Here's what I read in August.
(The image above is the August illustration from the Rich Hueres manuscript. In the image above, the nobles are going out hawking, while the peasants swim in the river. See July's post for more information about the Rich Hueres manuscript.)
I started teaching at a new school this month, so I've been a busy guy. The transition from summer break to the beginning of school is always a jarring one, but it becomes doubly so when you are starting at a new school with new students, colleagues, hours, and everything else. So there was not a lot of time in August for doing reading for my own pleasure; instead, I was finishing up all the summer reading I had to do to be ready for the students.
1. Something Wicked This Way Comes, by Ray Bradbury
When I was in about eighth grade, Something Wicked this Way Comes was hands-down my favorite book. It seemed as if I read it once a year for a while there, before I traded my allegiance to Lonesome Dove. I loved the story of the two boys, Will and Jim, who were at the same time the best of friends and also somehow opposites of one another. Rod Serling's dark imagination was my greatest inspiration at the time, but Ray Bradbury was not too far behind.
I credit this book for ruining the following for me: carnivals, fairs, cotton candy, Ferris wheels, and funhouses. The notion that other people actually enjoy these things boggles my mind; for me they are dark, depressing, and ominous things. Because I loved this book, I came to hate carnival. When my friends or students talk about our Mid South Fair with glee in their eyes, I just shudder. What is a carnival, after all, except frightening people, rickety machinery, and overbearing evil? It's evil, I tell ya.
When a colleague at the Hebrew Academy suggested teaching this novel to my 9th-10th class, I thought it was a perfect idea. The book is more or less as I remember it, though I did find Bradbury's psychedelic prose to become a bit tiresome at times. His longer work was always episodic in nature, but I didn't remember it being as wandering as it comes across to my adult sensibility. I will be anxious to see how the students take to it.
2. A Doll House by Henrik Ibsen
If you are my age or older, you might know this play by the Norwegian master as A Doll's House. It's not so anymore. You have to pay attention, or life will pass you by. See, they don't call it a brontosaurus anymore. Nowadays it's an apatosaurus. And that movie The Bicycle Thief was changed to Bicycle Thieves. And Pluto? Oh, man, don't even get me started on Pluto.
So, what to say about A Doll House? Ok, I liked it, I guess. It was powerfully written and socially relevant, and it's easy to see how revolutionary this play was, considering its context. A Doll House didn't really reach me the first time I read it, back when I was a senior in high school and it was called A Doll's House, nor did it speak to me much this summer. Nevertheless, I am prepared to teach it to my AP class here in a week or so.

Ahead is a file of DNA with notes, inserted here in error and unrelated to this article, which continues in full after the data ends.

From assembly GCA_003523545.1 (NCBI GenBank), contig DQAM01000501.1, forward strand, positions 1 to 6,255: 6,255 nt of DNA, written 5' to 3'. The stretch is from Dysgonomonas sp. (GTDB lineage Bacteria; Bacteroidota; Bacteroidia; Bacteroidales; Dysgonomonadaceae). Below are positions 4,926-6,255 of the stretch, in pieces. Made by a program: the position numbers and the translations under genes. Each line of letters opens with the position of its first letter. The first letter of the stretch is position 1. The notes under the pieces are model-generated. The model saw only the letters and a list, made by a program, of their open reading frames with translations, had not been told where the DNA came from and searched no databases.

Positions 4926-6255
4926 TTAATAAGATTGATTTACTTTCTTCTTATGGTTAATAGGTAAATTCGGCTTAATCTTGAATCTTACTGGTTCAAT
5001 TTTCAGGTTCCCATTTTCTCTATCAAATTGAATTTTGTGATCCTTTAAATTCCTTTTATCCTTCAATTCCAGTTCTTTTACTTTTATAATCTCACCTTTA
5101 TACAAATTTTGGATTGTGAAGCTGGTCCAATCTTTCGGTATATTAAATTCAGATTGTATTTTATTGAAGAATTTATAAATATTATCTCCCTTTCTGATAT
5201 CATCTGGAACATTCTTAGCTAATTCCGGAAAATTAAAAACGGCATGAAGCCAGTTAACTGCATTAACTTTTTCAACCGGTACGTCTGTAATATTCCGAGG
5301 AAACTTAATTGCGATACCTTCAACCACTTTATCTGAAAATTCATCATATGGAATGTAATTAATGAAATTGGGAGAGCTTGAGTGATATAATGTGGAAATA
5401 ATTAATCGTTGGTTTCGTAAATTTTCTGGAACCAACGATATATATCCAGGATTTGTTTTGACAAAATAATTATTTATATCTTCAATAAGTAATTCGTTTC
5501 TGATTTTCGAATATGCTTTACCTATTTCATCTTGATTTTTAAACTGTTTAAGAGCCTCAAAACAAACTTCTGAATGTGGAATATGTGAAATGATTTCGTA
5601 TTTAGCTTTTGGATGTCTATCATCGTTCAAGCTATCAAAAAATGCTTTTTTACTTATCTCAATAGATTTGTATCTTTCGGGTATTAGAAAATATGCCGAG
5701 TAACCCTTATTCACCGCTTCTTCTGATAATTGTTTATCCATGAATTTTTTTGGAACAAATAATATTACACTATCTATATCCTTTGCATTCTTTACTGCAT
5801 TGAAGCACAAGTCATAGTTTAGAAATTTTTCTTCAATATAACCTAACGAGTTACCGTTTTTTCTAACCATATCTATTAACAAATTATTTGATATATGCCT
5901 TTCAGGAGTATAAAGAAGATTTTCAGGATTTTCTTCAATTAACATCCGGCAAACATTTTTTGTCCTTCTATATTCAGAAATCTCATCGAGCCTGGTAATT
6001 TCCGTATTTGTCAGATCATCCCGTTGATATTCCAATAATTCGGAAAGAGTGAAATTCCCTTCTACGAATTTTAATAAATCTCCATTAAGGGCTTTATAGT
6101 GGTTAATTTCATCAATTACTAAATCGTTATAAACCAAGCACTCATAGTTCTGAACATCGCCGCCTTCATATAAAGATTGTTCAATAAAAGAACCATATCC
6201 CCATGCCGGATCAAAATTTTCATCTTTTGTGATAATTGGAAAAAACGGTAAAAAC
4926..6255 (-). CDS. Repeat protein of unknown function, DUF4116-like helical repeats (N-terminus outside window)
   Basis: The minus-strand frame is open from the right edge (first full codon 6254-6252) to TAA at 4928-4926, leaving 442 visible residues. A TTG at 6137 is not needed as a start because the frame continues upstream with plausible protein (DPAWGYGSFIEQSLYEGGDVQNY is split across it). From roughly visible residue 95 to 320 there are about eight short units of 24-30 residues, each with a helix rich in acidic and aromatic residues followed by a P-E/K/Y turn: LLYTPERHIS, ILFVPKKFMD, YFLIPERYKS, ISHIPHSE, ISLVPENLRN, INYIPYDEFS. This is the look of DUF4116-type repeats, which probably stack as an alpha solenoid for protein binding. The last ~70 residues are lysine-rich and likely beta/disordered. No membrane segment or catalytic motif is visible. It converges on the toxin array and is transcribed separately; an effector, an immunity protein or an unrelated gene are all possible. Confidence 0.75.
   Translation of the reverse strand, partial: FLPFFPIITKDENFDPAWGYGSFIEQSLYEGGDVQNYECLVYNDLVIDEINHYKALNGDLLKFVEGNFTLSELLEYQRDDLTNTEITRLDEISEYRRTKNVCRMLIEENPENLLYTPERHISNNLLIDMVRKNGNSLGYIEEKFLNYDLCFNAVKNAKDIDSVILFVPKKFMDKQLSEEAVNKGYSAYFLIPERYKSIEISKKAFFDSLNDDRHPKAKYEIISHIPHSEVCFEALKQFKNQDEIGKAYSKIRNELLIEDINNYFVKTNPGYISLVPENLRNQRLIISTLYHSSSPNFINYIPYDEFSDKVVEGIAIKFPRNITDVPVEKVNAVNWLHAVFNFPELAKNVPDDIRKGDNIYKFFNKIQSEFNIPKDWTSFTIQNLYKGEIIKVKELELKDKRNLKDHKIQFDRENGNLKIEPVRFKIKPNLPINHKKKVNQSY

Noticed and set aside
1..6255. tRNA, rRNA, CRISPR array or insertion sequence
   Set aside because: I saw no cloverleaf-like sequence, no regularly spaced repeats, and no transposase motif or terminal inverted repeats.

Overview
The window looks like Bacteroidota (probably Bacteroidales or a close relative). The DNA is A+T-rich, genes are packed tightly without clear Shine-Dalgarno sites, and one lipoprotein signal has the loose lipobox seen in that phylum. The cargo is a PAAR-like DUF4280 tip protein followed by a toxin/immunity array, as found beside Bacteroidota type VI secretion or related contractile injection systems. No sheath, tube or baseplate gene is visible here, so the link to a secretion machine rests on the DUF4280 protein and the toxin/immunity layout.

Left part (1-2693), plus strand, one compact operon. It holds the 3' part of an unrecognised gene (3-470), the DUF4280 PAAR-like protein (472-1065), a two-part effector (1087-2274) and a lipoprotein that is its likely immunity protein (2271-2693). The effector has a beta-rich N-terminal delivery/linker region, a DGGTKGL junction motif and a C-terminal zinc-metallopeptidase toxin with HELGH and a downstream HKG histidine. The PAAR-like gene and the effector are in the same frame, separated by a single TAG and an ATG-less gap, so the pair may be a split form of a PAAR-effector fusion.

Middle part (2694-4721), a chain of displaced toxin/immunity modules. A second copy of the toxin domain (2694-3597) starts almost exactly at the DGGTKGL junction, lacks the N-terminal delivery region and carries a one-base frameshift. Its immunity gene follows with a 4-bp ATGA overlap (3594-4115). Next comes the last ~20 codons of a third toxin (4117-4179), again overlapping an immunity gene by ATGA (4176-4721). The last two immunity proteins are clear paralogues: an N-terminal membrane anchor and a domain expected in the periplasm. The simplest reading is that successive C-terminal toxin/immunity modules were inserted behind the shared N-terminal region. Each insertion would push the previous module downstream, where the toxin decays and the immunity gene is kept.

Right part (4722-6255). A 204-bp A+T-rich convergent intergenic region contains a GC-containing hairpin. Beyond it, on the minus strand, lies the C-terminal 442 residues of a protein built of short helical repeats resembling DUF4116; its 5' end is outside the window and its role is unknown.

I went on iTunes and found a dramatization of the play with Calista Flockhart as Nora, and used it to read along with while I was doing my work. Does that count as cheating? I've done it before, with Pygmalion, and really enjoyed it, and it doesn't feel like cheating at all. And I've always had a soft spot for Calista Flockhart, which I haven't owned up to and have never discussed with my wife. Maybe that's something that's just better left unexplored.
Also read this month:
"A Good Man is Hard to Find" by Flannery O'Connor
|Illustration by Lindsay A Beach|
"Anything that comes out of the South is going to be called grotesque by the northern reader, unless it is grotesque, in which case it is going to be called realistic." -Flannery O'Connor
I wanted to set an appropriate tone for my Advance Placement literature class, so I thought of a story that seemed absolutely vital to my love of literature, but one that I didn't encounter until I entered college. The answer was "A Good Man is Hard to Find," by Flannery O'Connor.
I don't think I had ever heard of O'Connor's name until I was in my fiction workshops at Rhodes College, and it's amazing that my high school experience was absolutely devoid of O'Connor's work. So I decided to teach this as the first reading of the year. My way of preparing for it was to read it six times in about a week, including four times on Thursday, August 23. It is a wonderful story, and more terrifying than anything I have ever read or hope to read soon, and the fact that it will stand up to six readings in a week and demand more shows it.
If you have never read this story, do so now. But if you've never heard O'Connor read it herself, then you haven't really read it. Click here for her reading at either Vanderbilt University or Notre Dame University in 1959. You never realized how hilarious it is until you hear her read it.